Smile London was opening a new conference format. Three rooms in parallel to allow for everyone to choose from different topics. The format was called Smile Workshops and emphasized interaction amongst participants. In order to encourage interaction between an average of 35 people per room, Marc Wright, organizer of the event, had suggested using the Meetoo application allowing surveys to be carried out in real time. The app worked well and enabled the speakers to draw conclusions. I was a speaker myself and I preferred the classical approach of “getting up and sticking a post-it on a board”, which allows to have more detailed information even if this means sketching a hasty conclusion in little time. For the first time in “workshop mode” during the introduction of the Knowledge Sharing Canvas, I invited participants to look at external factors possibly impacting their business in the years to come, and where needs in knowledge will be growing.
I first listed 5 factors which I believe to be critical:
- Transformation (digital, IoT, technology, artificial intelligence, digitally networked business models )
- Transition (energy, environmental)
- Intellectual property (open knowledge)
- Open innovation (coupling/accumulation of disruptions with other radically innovating systems)
- Business acceleration (and more fundamentally the acceleration of our lives)
A first logical consequence coming out of these impacts is the growing need for multidisciplinary profiles in order to understand and manage the twists and turns of our society.
Results of the workshop
With no surprise, the large majority of the answers either expressed issues around technology or around environmental and global governance.
- Big Data and related analysis
- Digital maturity
- Understanding of the constant transformation of social networks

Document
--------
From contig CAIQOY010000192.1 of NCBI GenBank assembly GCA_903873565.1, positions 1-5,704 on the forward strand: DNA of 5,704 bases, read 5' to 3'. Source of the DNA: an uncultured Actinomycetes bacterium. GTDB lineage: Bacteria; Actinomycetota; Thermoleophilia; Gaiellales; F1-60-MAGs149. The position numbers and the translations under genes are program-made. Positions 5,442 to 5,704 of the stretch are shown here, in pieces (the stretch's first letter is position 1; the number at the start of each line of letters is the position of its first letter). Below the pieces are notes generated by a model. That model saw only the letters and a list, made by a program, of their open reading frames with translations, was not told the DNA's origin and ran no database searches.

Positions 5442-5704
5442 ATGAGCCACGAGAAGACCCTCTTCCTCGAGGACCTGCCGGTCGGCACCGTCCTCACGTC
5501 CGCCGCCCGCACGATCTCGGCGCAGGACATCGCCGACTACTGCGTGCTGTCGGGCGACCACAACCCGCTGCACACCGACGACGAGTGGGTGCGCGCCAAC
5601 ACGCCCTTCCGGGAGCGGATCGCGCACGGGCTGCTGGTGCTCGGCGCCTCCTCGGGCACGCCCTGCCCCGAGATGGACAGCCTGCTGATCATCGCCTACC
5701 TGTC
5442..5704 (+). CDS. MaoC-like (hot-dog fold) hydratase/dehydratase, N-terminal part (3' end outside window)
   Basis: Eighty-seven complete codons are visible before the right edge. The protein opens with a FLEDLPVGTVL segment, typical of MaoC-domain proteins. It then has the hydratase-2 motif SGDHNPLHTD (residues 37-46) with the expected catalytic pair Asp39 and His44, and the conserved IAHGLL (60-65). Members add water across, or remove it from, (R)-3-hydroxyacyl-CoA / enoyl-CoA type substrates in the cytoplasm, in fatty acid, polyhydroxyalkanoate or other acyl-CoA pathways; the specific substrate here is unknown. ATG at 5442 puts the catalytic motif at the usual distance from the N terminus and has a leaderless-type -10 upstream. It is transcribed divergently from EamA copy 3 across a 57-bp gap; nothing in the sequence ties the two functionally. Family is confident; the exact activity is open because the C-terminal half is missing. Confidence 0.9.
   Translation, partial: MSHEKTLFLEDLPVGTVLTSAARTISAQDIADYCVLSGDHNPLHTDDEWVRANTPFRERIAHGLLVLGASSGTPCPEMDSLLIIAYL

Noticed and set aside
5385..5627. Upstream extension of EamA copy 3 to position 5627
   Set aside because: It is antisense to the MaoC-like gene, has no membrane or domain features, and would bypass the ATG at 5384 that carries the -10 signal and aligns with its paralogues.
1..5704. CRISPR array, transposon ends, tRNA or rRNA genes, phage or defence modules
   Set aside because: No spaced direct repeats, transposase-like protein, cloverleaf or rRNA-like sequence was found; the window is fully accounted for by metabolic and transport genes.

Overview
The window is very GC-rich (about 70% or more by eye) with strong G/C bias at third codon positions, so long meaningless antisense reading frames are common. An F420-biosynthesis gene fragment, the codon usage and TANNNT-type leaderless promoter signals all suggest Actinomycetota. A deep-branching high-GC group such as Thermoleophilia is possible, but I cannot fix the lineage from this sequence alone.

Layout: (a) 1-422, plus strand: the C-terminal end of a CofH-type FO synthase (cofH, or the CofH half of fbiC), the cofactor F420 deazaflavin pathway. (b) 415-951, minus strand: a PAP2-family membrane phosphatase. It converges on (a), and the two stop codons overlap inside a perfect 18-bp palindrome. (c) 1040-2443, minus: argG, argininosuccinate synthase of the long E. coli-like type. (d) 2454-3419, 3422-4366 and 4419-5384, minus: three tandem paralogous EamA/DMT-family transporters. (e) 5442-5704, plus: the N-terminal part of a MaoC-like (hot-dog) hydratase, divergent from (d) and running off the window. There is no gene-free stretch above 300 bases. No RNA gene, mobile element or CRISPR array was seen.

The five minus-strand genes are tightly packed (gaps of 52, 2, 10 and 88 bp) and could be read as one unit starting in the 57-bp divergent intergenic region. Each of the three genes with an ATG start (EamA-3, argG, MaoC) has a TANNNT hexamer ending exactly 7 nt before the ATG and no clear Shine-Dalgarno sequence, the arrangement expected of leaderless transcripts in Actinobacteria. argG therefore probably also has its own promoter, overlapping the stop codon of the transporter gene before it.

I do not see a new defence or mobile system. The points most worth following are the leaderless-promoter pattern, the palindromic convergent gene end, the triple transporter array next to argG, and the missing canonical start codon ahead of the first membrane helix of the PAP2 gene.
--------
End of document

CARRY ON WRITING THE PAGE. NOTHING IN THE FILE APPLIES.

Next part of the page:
- An increase of online and personalized shopping
- Connected support such as the mobile telephone, or the electric car
- Decarbonisation and its future drastic regulation, the finally efficient productivity of new renewable energies
- Changes at the governmental level (transparence of taxation, changes in financial regulation and health)
- Increased social equity (social empowerment)
- Reduction in test cycles (health) and better care of citizens
- A global market and a reduction of costs
Amongst the interesting internal factors:
- The enormous knowledge transfer issue related to retiring managers
- The desire for increased mobility and work flexibility
- The demand for an increased IT freedom (under the threat of shadow IT)
- The validation of a growing need for the multidisciplinary dimension
- The need for “corporate memory“
Investing in what exists also means preparing for the future
Despite all these prospective leads, it has become very complex to project oneself, which is however not an excuse for not doing it (“Embracing uncertainty“, HBR, 2016) and it actually is, according to Robert Colville (“The Great Acceleration”, 2016) the biggest certainty. Therefore, rapidly emerging issues which every business will have to adapt to in order to maintain its current performance at the least. We had already discussed the importance of a progressive and soft transformation and not waste time before heading towards it. Speaking of Knowledge Development (Victor Newman, 2002) now seems obvious to me as well as prepare to welcome new knowledge and expertise, currently non-existing inside the enterprise, in order to adapt. The Henley Forum did a paper on establishing this balance between the discovery of new knowledge and the real cultivation of this knowledge to lean towards a sustainable approach of individual performance (“Contextual ambidexterity”, Christine Van Winkelen, Jane McKenzie, 2011).
One of the best ways to reach this goal is to mobilize your existing employees to adapt themselves: “Engage your employees, but how?”, understand how existing knowledge is collective within your own enterprise, understand which is the actual capacity of your team and, obviously, equip yourselves with a real social knowledge platform to find the right balance.